In summary, the fact that chi is smaller for the first case than for the last suggests that, by weighting the data points, you have placed full confidence in the standard uncertainty of the data points being a true representation of the standard deviation obtained by doing an infinite number. Your weighted fitting of the model cannot support telling you that you have a high confidence in the overall fitting coefficient AND that all measured data points are appropriately weighted (the standard uncertainty is a true measure of the standard deviation of the data at each condition). If you want to improve the result, you are likely going to have to do one of two things (or both):

* Take more measurements at each condition (at least five measurements if not more)

* Live with the higher uncertainty from the weighted fit as a truer representation of the overall uncertainty of both your measurement processes (too few measurements) and your model

July 17, 2021 at 07:36 am - Permalink

In reply to Perhaps you are asking why… by jjweimer

V_Chisq itself is weighted, so while the weighted fit may indeed take a different path, it is not just the path that affects V_chisq (in this case by six orders of magnitude).

July 18, 2021 at 01:37 am - Permalink

Yes. Thanks Tony. I was also hoping to address any concerns that OP might have about why the relative uncertainty on the fitting coefficient increases from about 50% to about 80% in going from unweighted fitting to weighted fitting.

July 18, 2021 at 06:55 am - Permalink

In reply to Perhaps you are asking why… by jjweimer

I thank you for helping me and for your time.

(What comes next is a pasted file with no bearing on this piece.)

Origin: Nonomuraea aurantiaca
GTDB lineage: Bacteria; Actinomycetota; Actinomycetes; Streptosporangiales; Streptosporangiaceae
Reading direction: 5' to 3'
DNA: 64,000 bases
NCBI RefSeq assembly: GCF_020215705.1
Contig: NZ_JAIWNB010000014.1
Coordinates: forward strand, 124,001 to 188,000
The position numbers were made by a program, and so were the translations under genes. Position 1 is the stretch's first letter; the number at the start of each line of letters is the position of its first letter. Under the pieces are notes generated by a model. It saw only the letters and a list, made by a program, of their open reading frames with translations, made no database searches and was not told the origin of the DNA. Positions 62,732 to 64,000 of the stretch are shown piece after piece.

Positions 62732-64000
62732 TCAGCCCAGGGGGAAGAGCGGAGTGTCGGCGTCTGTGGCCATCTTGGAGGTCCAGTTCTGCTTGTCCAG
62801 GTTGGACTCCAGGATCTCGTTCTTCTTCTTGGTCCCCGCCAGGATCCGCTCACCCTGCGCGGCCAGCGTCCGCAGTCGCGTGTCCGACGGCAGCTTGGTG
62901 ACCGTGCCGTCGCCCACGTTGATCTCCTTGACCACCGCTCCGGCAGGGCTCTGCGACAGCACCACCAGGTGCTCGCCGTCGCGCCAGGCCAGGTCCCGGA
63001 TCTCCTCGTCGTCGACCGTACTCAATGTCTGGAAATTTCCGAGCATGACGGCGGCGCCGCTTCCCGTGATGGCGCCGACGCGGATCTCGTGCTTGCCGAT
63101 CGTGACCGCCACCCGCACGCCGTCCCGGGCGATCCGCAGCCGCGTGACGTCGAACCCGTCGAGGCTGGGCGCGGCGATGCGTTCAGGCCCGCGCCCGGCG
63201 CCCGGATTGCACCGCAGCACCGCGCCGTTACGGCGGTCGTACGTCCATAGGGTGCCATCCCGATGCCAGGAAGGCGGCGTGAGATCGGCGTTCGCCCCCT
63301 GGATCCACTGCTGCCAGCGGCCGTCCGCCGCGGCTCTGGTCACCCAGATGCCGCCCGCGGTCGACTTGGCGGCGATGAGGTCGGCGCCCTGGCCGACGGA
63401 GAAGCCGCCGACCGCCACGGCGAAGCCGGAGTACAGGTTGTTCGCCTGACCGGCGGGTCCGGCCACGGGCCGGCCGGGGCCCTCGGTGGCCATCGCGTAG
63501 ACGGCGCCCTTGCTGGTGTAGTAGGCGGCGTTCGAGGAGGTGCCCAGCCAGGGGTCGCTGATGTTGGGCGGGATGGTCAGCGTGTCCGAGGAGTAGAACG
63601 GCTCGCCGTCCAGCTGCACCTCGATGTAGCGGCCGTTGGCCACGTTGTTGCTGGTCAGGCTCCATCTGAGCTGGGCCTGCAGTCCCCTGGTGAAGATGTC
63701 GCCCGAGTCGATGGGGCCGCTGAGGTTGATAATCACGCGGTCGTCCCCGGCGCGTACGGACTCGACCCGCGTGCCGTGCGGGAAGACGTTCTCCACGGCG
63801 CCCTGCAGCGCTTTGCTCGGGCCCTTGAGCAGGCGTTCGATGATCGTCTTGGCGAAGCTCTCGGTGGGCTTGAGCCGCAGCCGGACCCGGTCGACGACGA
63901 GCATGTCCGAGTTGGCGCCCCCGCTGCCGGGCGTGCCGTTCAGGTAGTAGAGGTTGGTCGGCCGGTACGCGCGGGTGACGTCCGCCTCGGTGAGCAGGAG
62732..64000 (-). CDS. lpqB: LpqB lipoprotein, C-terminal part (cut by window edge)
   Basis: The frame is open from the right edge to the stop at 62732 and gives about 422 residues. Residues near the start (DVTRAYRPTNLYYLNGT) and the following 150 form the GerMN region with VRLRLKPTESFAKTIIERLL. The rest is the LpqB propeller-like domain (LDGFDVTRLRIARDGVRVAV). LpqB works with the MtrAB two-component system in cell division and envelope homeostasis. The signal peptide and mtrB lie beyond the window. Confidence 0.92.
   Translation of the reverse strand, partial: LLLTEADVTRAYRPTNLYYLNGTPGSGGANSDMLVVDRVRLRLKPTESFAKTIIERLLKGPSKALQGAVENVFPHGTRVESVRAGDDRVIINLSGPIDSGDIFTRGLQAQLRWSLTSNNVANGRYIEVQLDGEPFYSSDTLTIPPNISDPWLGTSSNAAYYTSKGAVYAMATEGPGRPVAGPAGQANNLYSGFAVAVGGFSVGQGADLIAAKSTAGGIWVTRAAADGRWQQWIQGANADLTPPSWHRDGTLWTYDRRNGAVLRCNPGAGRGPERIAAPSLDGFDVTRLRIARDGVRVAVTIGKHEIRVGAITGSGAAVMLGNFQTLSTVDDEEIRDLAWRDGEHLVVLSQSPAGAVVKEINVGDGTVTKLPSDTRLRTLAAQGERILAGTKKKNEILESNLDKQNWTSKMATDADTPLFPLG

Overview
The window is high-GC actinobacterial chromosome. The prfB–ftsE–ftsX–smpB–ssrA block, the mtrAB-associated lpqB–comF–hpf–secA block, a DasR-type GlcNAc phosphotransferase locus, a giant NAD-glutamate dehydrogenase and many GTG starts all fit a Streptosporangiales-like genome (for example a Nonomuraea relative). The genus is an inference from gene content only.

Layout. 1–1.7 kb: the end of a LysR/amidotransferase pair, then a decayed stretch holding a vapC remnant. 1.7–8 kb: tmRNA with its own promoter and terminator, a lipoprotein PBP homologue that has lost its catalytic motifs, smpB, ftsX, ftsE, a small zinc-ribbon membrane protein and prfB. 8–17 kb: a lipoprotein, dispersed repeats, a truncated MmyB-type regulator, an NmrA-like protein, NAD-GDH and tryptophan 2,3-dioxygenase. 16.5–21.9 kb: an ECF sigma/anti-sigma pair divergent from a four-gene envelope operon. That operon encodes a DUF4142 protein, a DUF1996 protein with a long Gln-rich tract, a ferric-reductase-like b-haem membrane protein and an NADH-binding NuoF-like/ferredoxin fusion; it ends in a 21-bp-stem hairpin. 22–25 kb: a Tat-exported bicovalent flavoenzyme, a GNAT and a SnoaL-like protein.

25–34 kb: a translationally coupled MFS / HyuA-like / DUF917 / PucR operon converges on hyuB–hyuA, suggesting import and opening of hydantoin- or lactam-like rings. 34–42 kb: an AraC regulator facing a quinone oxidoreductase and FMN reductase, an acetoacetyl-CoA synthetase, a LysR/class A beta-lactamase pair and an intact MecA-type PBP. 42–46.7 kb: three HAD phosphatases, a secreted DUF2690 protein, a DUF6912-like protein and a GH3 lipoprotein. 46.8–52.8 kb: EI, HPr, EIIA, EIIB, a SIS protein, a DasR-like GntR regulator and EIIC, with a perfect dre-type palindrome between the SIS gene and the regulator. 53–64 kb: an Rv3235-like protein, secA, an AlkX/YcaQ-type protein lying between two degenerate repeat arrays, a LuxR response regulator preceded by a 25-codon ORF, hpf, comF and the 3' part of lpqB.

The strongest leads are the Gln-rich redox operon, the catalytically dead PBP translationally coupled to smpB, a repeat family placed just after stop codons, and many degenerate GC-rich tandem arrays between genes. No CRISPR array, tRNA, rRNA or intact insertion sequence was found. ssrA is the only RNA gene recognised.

I did not think about these concerns. Unfortunately, I can't do more measurements because I came to the end of my traineeship period.

Do you think it's better I take in consideration unweighted fitting rather than weighted fitting ( by standard deviation)?

Besides, after a careful reading of Igor manual, I tried to weight by using of the standard error rather than standard deviation and I noticed that relative uncertainty decreased (Kd = 153.2 +- 68.6) even if V_chisq was a bit higher (7.3). I noticed this situation in other FP curve and I think this fitting way is better than others but I'm plenty of uncertainties about this field.

I would be pleased if you could give me an opinion about that.

July 19, 2021 at 09:08 am - Permalink

Another effect of weighting is that Igor uses your weights as the "real" uncertainty when computing the coefficient errors, trusting that you have a good estimate and that you are honest. Without weighting, the residuals are taken as representing the distribution of measurement errors on the assumption that your measurements across all data points have the same gaussian distribution.

Which brings up a good point- are the measurement errors actually different amongst your 12 points? Averaging three points and using either the standard deviation or standard error is suspect because of the extremely small sample size. If all measurements represent samples from the same Gaussian distribution, you may be better off fitting the un-averaged data (36 measurement, right?) and letting Igor do the estimating.

Without weighting, though, the chi-square value is not useful for testing goodness of fit.

July 19, 2021 at 11:07 am - Permalink

I should say, as I usually do in situations like this, that you might need to ask a real statistician. I have learned a lot about curve fitting over my years with WaveMetrics, but I would not say I'm an expert statistician.

July 19, 2021 at 11:09 am - Permalink

John's cautions are good. The better approach may indeed be to fit all 3 x 12 = 36 data points with an unweighted approach. I expect that your report is not going to be concerned about the chi-squared value from the fit as much as it will be concerned with robustly reporting a) the approach taken to fit the data and b) the fitting coefficient AND its standard uncertainty.

July 19, 2021 at 02:39 pm - Permalink